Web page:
Series – Keeping Sabbath
Sermon – Keeping Sabbath in a 21st Century World
Scripture Readings: Psalm 92, Jeremiah 17:21-27
It is good to give thanks to the Lord, to sing praises to your name, O Most High; to declare your steadfast love in the morning, and your faithfulness by night, to the music of the lute and the harp, to the melody of the lyre. For you, O Lord, have made me glad by your work; at the works of your hands I sing for joy. (Psalm 92:1-4)
Monday August 19 — Jeremiah 17:21-27
As we read in Exodus 20:8-11, keeping the sabbath is one of God’s highest expectations, and one of the primary ways we experience the life God intends for us. For the Israelites, keeping the sabbath was non-negotiable. But because human beings, then and now, fail to live up to God’s expectations, prophets like Jeremiah were called and sent to remind the Israelites of the importance of the sabbath. Re-read Jeremiah 17:21. We are to keep the sabbath, “for the sake of [our] lives.” What does this mean to you? Why is keeping sabbath so important for us?
• Prayer: Eternal God, thank you for the ministry of the prophets, who teach me your ways and remind me of your promises. Help me follow your command to keep sabbath. Amen.
Tuesday August 20 — Psalm 92
Although there is no mention of the word “sabbath” in the text of Psalm 92, the heading says that it is, “A Song for the Sabbath Day.” It turns out that the “Song for the Sabbath Day” is a song of thanksgiving. It celebrates and gives thanks for God’s guidance and God’s goodness. As we learn how to keep sabbath in the 21st century world, we discover that sabbath-keeping is a spiritual discipline that includes worshipping and praising God. How have you worshipped God this week?
• Prayer: God of Wonder, thank you for revealing yourself in your creation. Thank you for guiding my life. Thank you for pouring out the blessings of your goodness. Amen.
Wednesday August 21 — Matthew 11:28-30
Jesus’ words in Matthew 11 are not directly related to the sabbath, but they speak to our 21st century lives. If we believe that Jesus is ultimately Lord of our lives and Lord of the sabbath (see Matthew 12:8), then we can trust that we find the rest in him. When we practice the spiritual discipline of sabbath-keeping, we make time to nurture our relationship with the one who offers rest, whose “burden is light” (Matthew 11:30), and who gives us life. How would you characterize your relationship with Jesus right now? Is it life-giving for you? How do you find rest for your soul?
• Prayer: Life-Giving God, today I choose to trust you more fully, to discover that your burden is light, and to find rest for my soul. I want Jesus to be Lord of my life. Amen.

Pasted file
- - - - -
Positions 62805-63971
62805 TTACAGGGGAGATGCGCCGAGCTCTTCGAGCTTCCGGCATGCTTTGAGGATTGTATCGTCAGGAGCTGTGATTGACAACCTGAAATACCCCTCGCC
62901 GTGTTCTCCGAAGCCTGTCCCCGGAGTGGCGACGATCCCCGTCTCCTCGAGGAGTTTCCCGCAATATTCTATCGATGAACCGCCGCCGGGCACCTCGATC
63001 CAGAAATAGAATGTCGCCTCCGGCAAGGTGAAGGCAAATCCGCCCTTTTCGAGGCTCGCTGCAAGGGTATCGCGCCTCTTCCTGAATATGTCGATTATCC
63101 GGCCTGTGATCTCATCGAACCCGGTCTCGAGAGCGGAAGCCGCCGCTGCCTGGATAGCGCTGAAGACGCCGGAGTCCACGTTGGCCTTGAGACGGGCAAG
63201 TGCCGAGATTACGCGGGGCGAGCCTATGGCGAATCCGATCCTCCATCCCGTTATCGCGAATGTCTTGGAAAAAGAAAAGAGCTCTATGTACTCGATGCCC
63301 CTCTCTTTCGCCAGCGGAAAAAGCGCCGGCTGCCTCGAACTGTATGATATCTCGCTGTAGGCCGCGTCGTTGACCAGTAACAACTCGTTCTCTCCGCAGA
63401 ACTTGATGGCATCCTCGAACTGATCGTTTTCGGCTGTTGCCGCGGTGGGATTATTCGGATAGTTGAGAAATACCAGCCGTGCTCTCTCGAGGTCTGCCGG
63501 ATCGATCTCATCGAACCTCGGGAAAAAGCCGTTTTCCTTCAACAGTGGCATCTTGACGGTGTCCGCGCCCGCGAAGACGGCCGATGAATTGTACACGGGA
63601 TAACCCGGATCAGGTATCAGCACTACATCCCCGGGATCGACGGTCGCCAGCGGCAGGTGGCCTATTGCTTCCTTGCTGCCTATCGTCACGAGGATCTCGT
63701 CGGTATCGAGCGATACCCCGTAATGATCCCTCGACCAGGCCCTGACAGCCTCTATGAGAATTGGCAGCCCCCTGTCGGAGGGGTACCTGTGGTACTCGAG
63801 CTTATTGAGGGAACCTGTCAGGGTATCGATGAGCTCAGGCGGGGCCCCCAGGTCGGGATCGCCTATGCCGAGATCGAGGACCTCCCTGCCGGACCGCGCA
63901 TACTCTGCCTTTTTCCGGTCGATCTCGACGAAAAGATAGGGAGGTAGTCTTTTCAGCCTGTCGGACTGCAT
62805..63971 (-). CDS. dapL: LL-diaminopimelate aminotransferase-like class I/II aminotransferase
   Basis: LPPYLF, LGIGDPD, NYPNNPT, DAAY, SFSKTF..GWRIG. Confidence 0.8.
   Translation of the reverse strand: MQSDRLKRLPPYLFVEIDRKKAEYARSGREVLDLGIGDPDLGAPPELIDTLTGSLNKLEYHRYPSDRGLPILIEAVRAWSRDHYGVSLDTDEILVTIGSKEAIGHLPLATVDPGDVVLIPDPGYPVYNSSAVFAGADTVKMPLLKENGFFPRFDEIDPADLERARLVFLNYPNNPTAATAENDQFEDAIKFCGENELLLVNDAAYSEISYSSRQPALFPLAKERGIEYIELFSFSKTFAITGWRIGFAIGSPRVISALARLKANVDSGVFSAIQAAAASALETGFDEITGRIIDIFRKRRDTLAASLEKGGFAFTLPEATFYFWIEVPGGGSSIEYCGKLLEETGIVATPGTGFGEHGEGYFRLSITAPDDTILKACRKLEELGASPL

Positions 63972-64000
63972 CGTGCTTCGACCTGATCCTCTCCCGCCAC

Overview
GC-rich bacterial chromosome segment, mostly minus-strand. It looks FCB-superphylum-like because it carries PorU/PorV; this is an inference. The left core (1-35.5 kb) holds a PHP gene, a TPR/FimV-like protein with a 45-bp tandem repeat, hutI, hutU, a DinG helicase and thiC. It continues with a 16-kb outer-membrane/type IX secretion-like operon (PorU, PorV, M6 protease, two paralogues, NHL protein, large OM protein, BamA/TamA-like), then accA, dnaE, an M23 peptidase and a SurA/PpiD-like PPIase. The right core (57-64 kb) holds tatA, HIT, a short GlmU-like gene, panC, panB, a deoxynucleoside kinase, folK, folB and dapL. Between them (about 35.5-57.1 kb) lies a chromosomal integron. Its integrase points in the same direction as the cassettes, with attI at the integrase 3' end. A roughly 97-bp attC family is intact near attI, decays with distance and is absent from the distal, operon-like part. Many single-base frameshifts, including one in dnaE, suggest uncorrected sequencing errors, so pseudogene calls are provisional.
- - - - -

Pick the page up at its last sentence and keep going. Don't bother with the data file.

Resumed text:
Thursday August 22 — 1 Kings 19:11-17
Elijah’s encounter with God at Mt. Horeb teaches us that we can experience God’s presence in unexpected ways. Elijah would have expected to meet God in the earthquake, the wind, or the fire, but God wasn’t found in those. Elijah met God in the “sound of sheer silence” (1 Kings 19:12). One of the reasons that we need to keep sabbath is so that we can calm our minds, our hearts, our spirits, and our bodies long enough to meet God in the silence. When was the last time you experienced enough solitude and silence to connect with God?
• Prayer: God of Grace, forgive me for not stopping long enough to experience your presence in the sound of sheer silence. Help me to hear your voice. Amen.
Friday August 23 — Luke 5:12-16
Luke 5:16 is a verse that is easily missed in between two powerful healing stories (the leper in Luke 5:12-14 and the paralyzed man in Luke 5:17-26.) It simply says that, “Jesus would withdraw to deserted places and pray.” The way Luke writes this sentence, it sounds like Jesus withdrew to pray on a regular basis. It was one of his spiritual disciplines, something he did when the demands for his time and attention were high. How might you follow Jesus’ example in your own life?
• Prayer: Merciful God, I often think that I am too busy to pray. Forgive my arrogance. Teach me that nothing I do is more important than spending time with you. Amen.
Saturday August 24 — Hebrews 10:19-25
Today’s reading is part of a larger section that is often entitled, A Call to Persevere. Its point seems clear, when our faith wavers and we experience fear and doubt, we can enter God’s presence and experience reassurance. We are to, “provoke one another to love and good deeds” and not neglect to “meet together” (Hebrews 10:24-25). How does your practice of keeping sabbath strengthen your relationships with others?
• Prayer: Loving God, thank you for helping me persevere during the difficult days of my life. Connect me with others so that we can journey with you in confidence and faith. Amen.